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Hit Drama Based on Tufts Graduate

Hit Drama Based on Tufts GraduateScott Hollander’s work as a child advocacy attorney and head of a nationally-renowned nonprofit is the basis for CBS’ “The Guardian.” Pittsburgh.

Medford/Somerville, Mass. [11.12.02] Every Tuesday, millions of viewers tune in to CBS' hit drama "The Guardian," which is set around the compelling lives of abused and neglected children and the attorneys who volunteer to represent them in court. For child advocacy attorney Scott Hollander, the stories hit very close to home. A 1985 Tufts graduate, Hollander is the inspiration for the courtroom drama - created by his brother - which is finally shedding light on an area of the nation's legal system he says has been long overlooked.

"I've always been extraordinarily proud of what [my brother] does," David Hollander - Scott's younger brother and the show's lead writer and creator - told People Magazine.

A successful corporate attorney at an elite Seattle firm, Hollander left his job more than a decade ago in search of something more fulfilling. He turned to child advocacy and quickly found his calling.

"I love the law, and I've enjoyed the different aspects of practice," the Tufts graduate told the Western Pennsylvanian Legal Intelligencer. "But this work, for me, is personally more satisfying. There is a higher level of commitment."

His work on behalf of neglected children has taken him around the world - including Thailand, India and Romania.

Tapped several years ago to head Pittsburgh's KidsVoice - a nonprofit providing free legal services to children - Hollander quickly turned the struggling organization into a national model.

"Hollander [nearly] quadrupled both the budget (to $2.7 million) and the staff (to more than 40), taking a more multidisciplinary approach to the problems of his young clients," reported Pittsburgh Magazine.

Representing more than 5,000 clients every year, KidsVoice quickly grew into a thriving organization under Hollander's leadership.

"When I started, I wore every hat: director of development, coordinator of special events, press, marketing," he told the magazine. "Now I have a legal director, a program director, a financial manager. I rarely do court work, though I miss it."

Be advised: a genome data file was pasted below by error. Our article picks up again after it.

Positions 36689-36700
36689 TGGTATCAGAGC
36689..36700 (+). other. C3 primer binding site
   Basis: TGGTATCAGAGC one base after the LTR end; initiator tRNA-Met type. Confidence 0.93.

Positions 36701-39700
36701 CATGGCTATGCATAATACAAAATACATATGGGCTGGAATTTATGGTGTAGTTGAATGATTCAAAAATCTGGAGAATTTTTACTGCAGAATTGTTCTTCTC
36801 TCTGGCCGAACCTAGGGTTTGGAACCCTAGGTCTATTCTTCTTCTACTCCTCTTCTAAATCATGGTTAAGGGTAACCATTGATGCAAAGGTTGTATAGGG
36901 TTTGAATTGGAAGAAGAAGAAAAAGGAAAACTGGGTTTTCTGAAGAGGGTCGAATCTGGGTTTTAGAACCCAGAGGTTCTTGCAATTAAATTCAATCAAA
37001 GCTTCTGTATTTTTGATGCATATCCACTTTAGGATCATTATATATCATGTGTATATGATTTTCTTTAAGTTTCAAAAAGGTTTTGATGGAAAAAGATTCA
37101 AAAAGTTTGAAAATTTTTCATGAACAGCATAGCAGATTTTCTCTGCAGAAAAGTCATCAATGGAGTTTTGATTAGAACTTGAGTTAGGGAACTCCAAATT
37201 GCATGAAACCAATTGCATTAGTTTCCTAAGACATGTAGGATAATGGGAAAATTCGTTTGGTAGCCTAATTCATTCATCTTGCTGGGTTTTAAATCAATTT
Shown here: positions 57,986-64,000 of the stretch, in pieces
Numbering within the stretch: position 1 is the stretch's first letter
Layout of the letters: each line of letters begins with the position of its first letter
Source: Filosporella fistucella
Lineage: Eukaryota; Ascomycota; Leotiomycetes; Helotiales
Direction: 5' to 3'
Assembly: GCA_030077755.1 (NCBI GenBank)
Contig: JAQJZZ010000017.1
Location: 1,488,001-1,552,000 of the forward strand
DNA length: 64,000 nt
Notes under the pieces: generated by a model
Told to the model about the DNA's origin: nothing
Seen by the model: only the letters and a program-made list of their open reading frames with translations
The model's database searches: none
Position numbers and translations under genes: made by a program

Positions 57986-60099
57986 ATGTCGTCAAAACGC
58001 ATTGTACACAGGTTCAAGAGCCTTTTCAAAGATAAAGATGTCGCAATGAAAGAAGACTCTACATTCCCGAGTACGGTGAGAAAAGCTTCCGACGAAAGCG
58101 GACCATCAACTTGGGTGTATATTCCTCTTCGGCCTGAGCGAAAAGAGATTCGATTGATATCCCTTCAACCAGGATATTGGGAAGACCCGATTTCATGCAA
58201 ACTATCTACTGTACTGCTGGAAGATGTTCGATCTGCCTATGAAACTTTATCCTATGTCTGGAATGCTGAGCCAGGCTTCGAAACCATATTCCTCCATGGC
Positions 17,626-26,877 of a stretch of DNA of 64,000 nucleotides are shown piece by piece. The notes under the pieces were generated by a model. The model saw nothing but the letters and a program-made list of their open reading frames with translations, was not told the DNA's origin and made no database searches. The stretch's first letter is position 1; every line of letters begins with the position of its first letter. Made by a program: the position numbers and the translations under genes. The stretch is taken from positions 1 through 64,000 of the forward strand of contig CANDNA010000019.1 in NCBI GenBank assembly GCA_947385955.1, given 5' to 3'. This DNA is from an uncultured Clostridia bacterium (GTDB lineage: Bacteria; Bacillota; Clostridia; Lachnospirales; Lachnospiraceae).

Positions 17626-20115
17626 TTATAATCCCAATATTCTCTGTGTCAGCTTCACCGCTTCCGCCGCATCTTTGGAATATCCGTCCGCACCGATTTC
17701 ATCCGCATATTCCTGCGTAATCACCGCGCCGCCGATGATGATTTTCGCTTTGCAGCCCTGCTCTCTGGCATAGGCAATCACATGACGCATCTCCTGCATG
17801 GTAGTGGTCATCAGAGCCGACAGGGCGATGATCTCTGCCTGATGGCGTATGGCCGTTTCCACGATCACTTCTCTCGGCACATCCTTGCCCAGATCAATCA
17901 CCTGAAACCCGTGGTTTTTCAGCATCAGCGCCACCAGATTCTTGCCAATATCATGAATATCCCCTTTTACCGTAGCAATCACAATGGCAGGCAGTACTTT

As the technical consultant for "The Guardian" and the inspiration for the drama's lead character Nick Fallon, Hollander has been spending more time in courtrooms - at least on the small screen.

"He reads his brother's scripts to make sure the legal procedures and terminology ring true," reported The Pittsburgh Tribune-Review. He also inspired many of the show's plotlines.

The show's main character, Fallon, left a corporate environment to become a child advocate like Hollander. And many of Fallon's on-screen cases are based on Hollander's actual experiences.

But the show's creators stress that "The Guardian" - which received the highest ratings of any new drama on television in its first season - wasn't meant to mirror Hollander's life too closely. To give the show added drama, they wrote some major differences into their lead character.

"Fallon works for the nonprofit group only because the judge who convicted him on a drug possession charge gave him that option to avoid disbarment and jail time," reported the Pittsburgh Post-Gazette. "Hollander doesn't use drugs, doesn't have a criminal record and chose to leave his lucrative position to run KidsVoice."

Hollander's ethics are also a lot stronger than Fallon's. "Fallon doesn't seem to have a problem with ethical breaches," reported the Post-Gazette. "Hollander, a member of the ethics committee of the Pennsylvania Bar Association, insisted on principled reforms at KidsVoice."

Though Fallon's character flaws took Hollander a bit by surprise, he told People Magazine that they play a necessary role in the show.

"When I saw the script, I thought ‘Oh man, I don't like that - why couldn't this be about people in my office who make great choices,'" he told People. "But it didn't take me long to figure out that's not great drama."

In addition to providing great drama, "The Guardian" provides Hollander with a great tool for drawing attention to child advocacy issues.

"[The Guardian] creates a phenomenal opportunity for people to know what we do, to understand the issues that affect children, the limitations in the whole system and maybe focus a light in a way to generate more awareness and allocation of funds to social-service agencies," Hollander told Pittsburgh Magazine. "Children don't have a voice. They don't vote. They don't have a whole lot to make a change in their life."

But attorneys like Hollander are dedicated to doing as much as they can.

"When I make a pitch for money, it used to take me a long time to explain why kids need lawyers," he told People Magazine. "Now they say, ‘Oh, like "The Guardian."' People watch the show and get a sense of how we can really make a difference in the life of a child."

Photos courtesy People Magazine, CBS and KidsVoice.

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